Posted Mar 25, 2020
The Invisible Man (2020) Karen M. Peterson The Invisible Man works as the retelling of a classic monster, channeling the energy of that bygone age into something relevant to our modern era. EDIT
Posted Mar 9, 2020
Man in the Shadow (1957) Lauren Humphries-Brooks The starkness of the narrative is part of what makes it so powerful - this is a story of corruption and the way in which the powerful exploit racism and wealth to control the narrative. EDIT
Posted Feb 28, 2020
Birds of Prey (and the Fantabulous Emancipation of One Harley Quinn) (2020) Lauren Humphries-Brooks If you want to understand the essence of women under patriarchy, in its starkest, funniest, and most extreme, see Birds of Prey, and emancipate the Harley within. EDIT
Posted Feb 13, 2020
Gretel & Hansel (2020) Lauren Humphries-Brooks Gretel & Hansel comes off as a failed but honest attempt to do something new with a well-worn fairy tale - a gorgeous piece of art coupled with an interesting idea that just doesn't quite work. I EDIT
Posted Feb 5, 2020
Color Out of Space (2019) Lauren Humphries-Brooks Color Out of Space is a niche narrative, so fundamentally Lovecraftian that, if you like his work, you'll enjoy this, and if you don't like it...well, you might actually be interested after this one. EDIT
Posted Jan 21, 2020
High Flying Bird (2019) Lauren Humphries-Brooks The script is fantastic... It plays almost like an Ocean's 11 movie. EDIT
Posted Dec 10, 2019
The Irishman (2019) Lauren Humphries-Brooks It is the banality of violence, the sense that Frank, and others like him, are just working men doing a job, that makes The Irishman so haunting, and that plays out the character's ultimate lack of emotional or spiritual redemption. EDIT
Posted Dec 4, 2019
Charlie's Angels (2019) Lauren Humphries-Brooks While not a perfect film, even in its feminism, Charlie's Angels is a fantastic example of women retaking the means of production and using iconic images, crafted by men, against patriarchal structures. EDIT
Posted Nov 18, 2019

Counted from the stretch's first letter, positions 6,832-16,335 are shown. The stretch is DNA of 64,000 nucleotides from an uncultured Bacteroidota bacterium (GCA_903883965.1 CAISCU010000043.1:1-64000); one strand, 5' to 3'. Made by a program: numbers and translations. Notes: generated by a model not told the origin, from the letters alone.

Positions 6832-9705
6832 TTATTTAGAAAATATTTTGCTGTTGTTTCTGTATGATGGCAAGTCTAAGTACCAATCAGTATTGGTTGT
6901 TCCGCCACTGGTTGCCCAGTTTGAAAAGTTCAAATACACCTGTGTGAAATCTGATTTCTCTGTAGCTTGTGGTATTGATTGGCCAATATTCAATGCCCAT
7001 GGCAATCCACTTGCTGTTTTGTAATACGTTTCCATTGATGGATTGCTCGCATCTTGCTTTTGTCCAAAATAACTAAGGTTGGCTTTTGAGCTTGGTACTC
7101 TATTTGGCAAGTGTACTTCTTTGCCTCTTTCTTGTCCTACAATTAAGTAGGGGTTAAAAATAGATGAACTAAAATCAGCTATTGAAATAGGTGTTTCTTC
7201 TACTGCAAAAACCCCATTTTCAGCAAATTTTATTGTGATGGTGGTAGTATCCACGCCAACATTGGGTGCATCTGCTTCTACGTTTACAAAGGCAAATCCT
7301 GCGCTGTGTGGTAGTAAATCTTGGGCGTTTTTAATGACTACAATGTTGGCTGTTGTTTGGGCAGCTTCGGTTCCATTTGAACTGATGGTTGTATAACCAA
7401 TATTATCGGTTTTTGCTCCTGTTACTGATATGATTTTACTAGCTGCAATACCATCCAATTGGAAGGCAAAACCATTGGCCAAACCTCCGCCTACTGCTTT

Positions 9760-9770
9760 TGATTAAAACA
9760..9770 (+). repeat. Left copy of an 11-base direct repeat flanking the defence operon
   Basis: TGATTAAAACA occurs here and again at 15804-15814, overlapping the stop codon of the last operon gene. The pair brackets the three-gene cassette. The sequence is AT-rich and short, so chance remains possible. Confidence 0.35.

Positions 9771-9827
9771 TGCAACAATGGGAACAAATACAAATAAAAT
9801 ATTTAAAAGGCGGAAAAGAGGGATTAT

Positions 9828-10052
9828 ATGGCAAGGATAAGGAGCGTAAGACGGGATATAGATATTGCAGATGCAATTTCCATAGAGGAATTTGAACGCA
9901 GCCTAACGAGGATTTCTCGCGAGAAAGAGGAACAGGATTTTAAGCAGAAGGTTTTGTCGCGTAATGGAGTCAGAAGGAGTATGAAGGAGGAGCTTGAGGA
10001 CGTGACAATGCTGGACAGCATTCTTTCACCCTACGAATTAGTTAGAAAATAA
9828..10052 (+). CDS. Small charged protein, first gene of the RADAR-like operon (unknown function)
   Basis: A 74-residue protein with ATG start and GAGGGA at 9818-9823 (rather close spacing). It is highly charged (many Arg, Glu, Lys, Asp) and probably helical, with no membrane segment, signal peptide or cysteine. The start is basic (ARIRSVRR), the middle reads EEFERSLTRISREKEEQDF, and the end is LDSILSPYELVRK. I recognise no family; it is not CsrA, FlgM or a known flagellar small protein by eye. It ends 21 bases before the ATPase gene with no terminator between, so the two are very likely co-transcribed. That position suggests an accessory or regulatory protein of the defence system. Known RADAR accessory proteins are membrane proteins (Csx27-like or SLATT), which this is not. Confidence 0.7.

Jojo Rabbit (2019) Karen M. Peterson Jojo Rabbit is told in a way that could only be done by Taika Waititi, and has become one of the most misunderstood films of the year. EDIT
Posted Nov 10, 2019
The Lighthouse (2019) Lauren Humphries-Brooks How much The Lighthouse works or doesn't depends entirely on your perspective; there's perhaps no film currently in theaters that so catalyzes the subjectivity of art. EDIT
Posted Oct 29, 2019
Isle of the Dead (1945) Lauren Humphries-Brooks There's no clear villain or monster in Isle of the Dead; rather, fear and developing paranoia drive the narrative, transforming the people on the island as they cope with their nearness to death and the causes of it. EDIT
Posted Oct 10, 2019
Atlantics (2019) Lauren Humphries-Brooks A magical realist love story (with ghosts), Atlantics folds in a sharp meditation on worker exploitation with a lyrical narrative of love, power, and physical possession. EDIT
Posted Oct 8, 2019
Joker (2019) Karen M. Peterson Much like the Joker himself, Joaquin Phoenix is a performance artist who uses audacity and shock as substitutes for depth. EDIT
Posted Oct 5, 2019
Parasite (2019) Lauren Humphries-Brooks By turns hilarious, harrowing, and horrifying, Parasite may well be Bong Joon-ho's best film since Memories of Murder. EDIT
Posted Oct 3, 2019
Pain and Glory (2019) Lauren Humphries-Brooks Pain and Glory is a great director's rumination on the act of making art in itself - what stops an artist from working, and how to rediscover the glory of filmmaking. EDIT
Posted Oct 2, 2019
Portrait of a Lady on Fire (2019) Lauren Humphries-Brooks Writer/director Celine Sciamma has created something truly remarkable, a cinematic masterpiece that needs to be seen multiple times, but that in even a single viewing sounds an emotional vibrato deep within the viewer. EDIT
Posted Sep 30, 2019
Shame (1949) Lauren Humphries-Brooks Not Wanted effectively exposes women's internalization of shame surrounding sex and motherhood-to Sally, the baby is a proof of her shame, a physical manifestation of her social rejection, and the rejection of a man who did not love her. EDIT